Belgravia, based on “Downton Abbey” creator Julian Fellowes’ 2016 novel of the same name, opens two days before the Battle of Waterloo at an aristocratic ball. Two London families—the Earl (Tom Wilkinson) and Countess of Brockenhurst (Harriet Walter) and the up-and-coming merchants, Anne (Tamsin Greig) and Philip Trenchard (Philip Glenister), are uncomfortable in their brief interactions. There are insurmountable class differences and if that were not enough, the romance between the Brockenhursts’ son and the Trenchards’ daughter fuels the discomfort. Over the course of twenty-five years, a long-buried secret unravels and threatens to ruin both families. The shadows of that ball demand a reckoning.
Belgravia soon becomes a suburban residence for the affluent, developed by the Trenchards’ company, as one of the first housing developments of its kind. Betrayal, class warfare, subterfuge between family members, and secret love affairs proceed at a rapid pace as underhanded tactics and greed dominate the plot.
Laced with intrigue, Belgravia is darker and meaner than “Downton Abbey”. Characters have darker places in their souls, if they have one at all. Some family members surprise with their character development and shift in moral compass.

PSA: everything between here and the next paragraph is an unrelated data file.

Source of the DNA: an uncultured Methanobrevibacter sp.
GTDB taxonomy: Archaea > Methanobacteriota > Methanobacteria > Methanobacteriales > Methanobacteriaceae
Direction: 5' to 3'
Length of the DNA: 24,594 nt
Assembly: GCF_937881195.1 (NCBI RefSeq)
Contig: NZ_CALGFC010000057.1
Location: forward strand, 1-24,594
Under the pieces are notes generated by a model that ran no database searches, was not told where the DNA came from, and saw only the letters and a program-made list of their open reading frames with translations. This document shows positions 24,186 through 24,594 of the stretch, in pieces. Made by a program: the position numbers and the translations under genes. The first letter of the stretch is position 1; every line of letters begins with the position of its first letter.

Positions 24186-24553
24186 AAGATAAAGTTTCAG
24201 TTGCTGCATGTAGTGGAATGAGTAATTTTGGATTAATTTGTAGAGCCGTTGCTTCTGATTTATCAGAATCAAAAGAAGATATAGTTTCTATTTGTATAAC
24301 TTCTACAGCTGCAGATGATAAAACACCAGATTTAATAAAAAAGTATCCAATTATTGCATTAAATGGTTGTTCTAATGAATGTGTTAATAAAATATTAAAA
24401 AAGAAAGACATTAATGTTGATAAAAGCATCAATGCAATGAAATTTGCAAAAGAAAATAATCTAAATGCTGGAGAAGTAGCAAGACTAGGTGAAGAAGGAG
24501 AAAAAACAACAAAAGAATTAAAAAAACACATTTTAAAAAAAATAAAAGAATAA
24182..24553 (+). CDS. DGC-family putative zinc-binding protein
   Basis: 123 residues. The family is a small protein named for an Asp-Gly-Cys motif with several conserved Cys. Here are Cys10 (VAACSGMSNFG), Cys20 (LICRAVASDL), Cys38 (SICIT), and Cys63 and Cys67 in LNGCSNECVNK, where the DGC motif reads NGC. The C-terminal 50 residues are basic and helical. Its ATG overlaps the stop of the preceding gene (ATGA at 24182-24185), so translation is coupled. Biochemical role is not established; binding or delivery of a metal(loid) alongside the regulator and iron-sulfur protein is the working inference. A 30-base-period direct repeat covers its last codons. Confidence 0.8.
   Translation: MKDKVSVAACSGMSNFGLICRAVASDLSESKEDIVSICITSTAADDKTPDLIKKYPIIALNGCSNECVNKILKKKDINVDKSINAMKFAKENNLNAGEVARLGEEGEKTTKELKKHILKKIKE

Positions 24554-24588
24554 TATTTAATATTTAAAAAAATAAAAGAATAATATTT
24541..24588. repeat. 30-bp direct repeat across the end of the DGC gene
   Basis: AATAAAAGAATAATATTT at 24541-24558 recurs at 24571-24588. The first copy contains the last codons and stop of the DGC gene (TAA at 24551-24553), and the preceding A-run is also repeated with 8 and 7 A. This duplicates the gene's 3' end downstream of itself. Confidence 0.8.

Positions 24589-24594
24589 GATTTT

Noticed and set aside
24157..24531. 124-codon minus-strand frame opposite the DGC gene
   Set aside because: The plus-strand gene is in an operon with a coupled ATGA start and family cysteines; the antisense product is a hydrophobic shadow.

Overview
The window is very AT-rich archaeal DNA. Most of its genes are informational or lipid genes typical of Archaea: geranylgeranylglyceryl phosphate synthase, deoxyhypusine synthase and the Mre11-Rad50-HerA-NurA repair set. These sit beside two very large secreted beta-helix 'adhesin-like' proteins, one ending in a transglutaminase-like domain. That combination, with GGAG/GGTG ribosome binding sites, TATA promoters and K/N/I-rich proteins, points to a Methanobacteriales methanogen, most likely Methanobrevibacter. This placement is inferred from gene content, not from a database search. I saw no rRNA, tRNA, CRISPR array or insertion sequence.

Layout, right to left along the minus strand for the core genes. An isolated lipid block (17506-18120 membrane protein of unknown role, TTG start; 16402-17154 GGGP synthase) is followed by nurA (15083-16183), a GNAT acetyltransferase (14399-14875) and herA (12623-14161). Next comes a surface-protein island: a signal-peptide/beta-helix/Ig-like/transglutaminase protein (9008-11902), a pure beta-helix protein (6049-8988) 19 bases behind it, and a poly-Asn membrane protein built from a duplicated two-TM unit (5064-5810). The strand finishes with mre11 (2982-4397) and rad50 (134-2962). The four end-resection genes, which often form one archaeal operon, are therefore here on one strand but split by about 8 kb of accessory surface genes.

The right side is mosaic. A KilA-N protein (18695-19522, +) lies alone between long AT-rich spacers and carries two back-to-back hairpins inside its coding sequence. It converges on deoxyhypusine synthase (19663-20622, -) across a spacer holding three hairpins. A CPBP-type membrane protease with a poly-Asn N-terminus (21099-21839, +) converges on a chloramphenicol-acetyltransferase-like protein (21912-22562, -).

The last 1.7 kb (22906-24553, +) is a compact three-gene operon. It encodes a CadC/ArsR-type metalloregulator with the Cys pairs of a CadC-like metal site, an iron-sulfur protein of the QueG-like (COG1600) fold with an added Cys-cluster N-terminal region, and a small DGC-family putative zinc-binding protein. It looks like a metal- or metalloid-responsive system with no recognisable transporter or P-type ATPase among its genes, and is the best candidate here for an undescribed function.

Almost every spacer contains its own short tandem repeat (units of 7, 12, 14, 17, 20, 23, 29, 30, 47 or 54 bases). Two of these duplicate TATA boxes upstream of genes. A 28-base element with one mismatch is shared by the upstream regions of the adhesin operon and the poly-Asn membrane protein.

Tamsin Greig and Harriet Walter as the two mothers are at turns, haunting and devious . The veneer of gentility radiates in public places, disguising cozy manners wrapped around a hard core. Both actresses have a remarkable ability to make the viewer share their innermost private feelings.
A thoroughly engaging soap opera/melodrama, Belgravia is certain to be a crowd-pleaser for fans of historical drama and is an engaging follow-up to “Downton Abbey”.
Note: Available on Amazon Prime (Epix) and on Netflix as a DVD.
Of the many movies involving slave trade, films like “Belle”, “12 Years a Slave” and “Amistad” attempt to view the atrocities of slavery from the perspective of a slave or, in the case of Belle, an illegitimate daughter of a British nobleman, Admiral Sir John Lindsay (in a brief role by Matthew Goode). Inspired by a 1779 painting of Dido Elizabeth Belle and her cousin Elizabeth Murray, the story looks into who Belle may have been, since few facts about her actually exist today.
In the film, Dido (“Belle”, played by the stunning Gugu Mbatha-Raw) is raised by her aristocratic great-uncle Lord Mansfield (a consistently charming performance by Tom Wilkinson), the highest judge (Lord Chief Justice) in the British Empire and second only to the king in power. Belle’s aristocratic lineage affords her certain privileges, yet her African mother’s status as a slave prevents her from full stature as a noblewoman.